The government’s ‘plan’ to send thousands of asylum-seekers to Rwanda has hit another snag as it has been revealed that those houses which were being built to receive them, and which sundry Home Secretaries have visited at not insignificant public expense to inspect, have now largely been sold off to Rwandans. There is, surely, something more than a little droll about Rwanda following exactly the policy which so many supporters of the Rwanda scheme have been urging: housing ‘our own people’ before making homes available to asylum-seekers. Getting the UK to pay for it is, from a Rwandan perspective, something of a bonus.

Tuesday 9 April 2024

Using common sense depends on knowing what it is


To adapt the words of Oscar Wilde, to lose one parliamentary candidate due to unfortunate use of social media looks like misfortune, but to lose ten starts to look like carelessness. Unless, of course, we are talking about Reform UK Party Ltd, the mostly Farage-owned limited company standing over 600 candidates (although a currently unknowable number of those may have fallen by the wayside in the meantime) in the forthcoming election. It seems that selecting any old Tom, Dick, or Harry as a candidate and waiting for their past misdemeanours to be exposed is actually a deliberate strategy. They have, in effect, outsourced the vetting of candidates to the media, who are having something of a field day as they work their way through the list uncovering incriminating past statements.

Outsourcing candidate vetting is a novel approach to a difficult issue. The more cynical might even wonder whether Reform are quite happy to be associated in the mind of potential voters with some of the racism and misogyny being spouted by their candidates whilst also hoping to get some sort of credit for acting quickly to sack them when their words are exposed. Both selecting candidates and subsequently sacking them are definitely easier for a hierarchical company where one man has effective total control than for a democratic party where members might, wholly unreasonably, expect to have an input. Abolishing concepts such as membership and democracy is not without its advantages. For a control freak or would-be dictator at least. And for a party which has, according to the polls, zero probability of having anyone elected, maybe they really just aren’t that worried. The company’s puppet leader, Richard Tice, said that “Every party has their fair share frankly of muppets and morons”. From the horse’s mouth, as it were. But I almost agree with him; it’s just that some have a ‘fairer’ share than others.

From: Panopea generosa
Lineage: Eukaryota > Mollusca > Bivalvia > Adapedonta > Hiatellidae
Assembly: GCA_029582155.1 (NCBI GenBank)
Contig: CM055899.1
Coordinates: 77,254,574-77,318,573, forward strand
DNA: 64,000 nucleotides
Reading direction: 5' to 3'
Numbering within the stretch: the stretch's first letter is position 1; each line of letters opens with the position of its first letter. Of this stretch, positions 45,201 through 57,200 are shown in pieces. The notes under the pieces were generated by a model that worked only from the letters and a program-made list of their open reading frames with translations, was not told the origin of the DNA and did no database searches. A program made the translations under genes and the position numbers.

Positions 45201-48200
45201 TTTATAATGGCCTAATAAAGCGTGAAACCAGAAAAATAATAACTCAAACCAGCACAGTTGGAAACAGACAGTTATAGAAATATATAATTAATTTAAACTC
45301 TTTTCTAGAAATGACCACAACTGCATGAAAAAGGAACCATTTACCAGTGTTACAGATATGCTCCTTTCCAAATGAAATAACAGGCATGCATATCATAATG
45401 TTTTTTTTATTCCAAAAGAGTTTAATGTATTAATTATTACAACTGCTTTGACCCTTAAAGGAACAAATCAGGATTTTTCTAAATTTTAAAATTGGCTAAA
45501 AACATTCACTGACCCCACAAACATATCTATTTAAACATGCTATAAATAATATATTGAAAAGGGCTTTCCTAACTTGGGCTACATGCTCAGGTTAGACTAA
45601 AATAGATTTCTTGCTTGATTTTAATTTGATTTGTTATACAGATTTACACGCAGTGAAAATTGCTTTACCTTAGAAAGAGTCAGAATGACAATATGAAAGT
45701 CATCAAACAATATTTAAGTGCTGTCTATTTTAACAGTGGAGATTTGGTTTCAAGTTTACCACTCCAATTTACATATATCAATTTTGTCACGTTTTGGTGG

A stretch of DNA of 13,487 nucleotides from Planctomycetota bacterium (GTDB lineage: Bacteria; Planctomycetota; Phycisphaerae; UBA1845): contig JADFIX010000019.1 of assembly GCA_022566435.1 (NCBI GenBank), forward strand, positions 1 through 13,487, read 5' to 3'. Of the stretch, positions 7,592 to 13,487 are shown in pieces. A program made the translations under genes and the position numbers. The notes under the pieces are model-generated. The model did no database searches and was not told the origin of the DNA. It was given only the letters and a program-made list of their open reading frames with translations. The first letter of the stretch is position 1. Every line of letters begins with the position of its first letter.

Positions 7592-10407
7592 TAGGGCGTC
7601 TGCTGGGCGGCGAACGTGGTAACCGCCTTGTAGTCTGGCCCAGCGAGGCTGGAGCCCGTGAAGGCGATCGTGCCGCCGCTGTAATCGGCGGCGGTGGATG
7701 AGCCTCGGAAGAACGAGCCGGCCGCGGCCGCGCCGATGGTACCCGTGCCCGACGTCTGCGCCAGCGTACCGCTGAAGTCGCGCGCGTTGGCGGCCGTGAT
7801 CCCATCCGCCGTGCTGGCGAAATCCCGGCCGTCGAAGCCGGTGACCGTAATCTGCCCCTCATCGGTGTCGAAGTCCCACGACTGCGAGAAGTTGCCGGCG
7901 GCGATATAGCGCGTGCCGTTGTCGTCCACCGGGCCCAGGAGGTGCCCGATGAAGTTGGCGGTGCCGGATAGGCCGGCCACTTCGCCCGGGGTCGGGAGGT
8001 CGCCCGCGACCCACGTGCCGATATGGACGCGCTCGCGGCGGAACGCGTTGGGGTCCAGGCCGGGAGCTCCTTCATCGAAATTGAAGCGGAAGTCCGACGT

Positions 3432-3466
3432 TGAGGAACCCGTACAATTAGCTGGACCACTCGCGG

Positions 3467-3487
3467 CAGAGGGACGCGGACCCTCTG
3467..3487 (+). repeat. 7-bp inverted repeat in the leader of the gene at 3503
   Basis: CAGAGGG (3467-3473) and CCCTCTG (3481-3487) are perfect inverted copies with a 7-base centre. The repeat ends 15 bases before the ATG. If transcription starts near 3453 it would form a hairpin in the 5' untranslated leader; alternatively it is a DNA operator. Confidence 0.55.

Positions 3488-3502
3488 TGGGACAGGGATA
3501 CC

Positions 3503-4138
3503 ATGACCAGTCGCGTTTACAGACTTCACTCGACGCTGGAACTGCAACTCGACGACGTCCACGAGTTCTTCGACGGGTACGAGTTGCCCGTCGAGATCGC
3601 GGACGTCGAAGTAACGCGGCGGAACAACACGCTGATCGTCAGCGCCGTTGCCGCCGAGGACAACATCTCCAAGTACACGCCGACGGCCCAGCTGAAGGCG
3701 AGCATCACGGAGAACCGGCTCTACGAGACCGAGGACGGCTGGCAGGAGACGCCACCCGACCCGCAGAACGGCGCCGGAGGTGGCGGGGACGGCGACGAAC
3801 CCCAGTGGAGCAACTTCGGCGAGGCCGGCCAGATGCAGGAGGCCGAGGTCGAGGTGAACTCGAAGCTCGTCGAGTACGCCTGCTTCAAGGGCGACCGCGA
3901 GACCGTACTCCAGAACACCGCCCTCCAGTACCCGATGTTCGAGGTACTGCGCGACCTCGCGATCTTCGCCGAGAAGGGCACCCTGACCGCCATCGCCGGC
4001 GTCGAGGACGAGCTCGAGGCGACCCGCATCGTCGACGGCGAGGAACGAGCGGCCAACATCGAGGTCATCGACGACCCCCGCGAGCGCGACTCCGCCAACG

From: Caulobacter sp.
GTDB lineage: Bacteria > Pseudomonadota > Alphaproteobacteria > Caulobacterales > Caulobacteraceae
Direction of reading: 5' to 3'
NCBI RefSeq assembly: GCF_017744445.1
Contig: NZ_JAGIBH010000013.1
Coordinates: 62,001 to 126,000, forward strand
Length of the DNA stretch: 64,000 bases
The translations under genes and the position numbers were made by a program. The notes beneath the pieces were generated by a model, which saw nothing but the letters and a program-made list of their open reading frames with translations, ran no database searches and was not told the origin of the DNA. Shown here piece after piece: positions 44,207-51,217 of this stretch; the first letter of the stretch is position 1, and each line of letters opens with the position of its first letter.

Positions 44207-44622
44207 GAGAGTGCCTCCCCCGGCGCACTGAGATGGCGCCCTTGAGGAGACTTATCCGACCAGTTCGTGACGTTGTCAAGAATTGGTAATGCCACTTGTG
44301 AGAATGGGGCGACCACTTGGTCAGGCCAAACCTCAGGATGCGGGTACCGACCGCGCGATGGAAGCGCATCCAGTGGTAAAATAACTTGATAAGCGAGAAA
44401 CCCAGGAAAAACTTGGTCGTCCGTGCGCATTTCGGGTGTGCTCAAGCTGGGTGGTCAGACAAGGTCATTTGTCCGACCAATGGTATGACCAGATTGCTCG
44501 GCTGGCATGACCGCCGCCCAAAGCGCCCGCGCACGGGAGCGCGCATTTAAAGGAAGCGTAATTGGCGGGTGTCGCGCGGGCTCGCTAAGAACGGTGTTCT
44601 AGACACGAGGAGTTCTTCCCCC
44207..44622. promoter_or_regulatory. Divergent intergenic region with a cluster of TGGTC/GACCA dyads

He does make the entirely correct point that the vetting process is “valid the day you do it, but if the following Friday night someone has a glass or two too much and puts something out on social media they permanently regret, in a sense it never stops”. Well, yes. Although quite how that applies in the case of the candidate for Orpington whose offensive words date from 2019 is an unanswered question. A date 5 years ago is hardly between one day and the following Friday night. Not without a Tardis, anyway.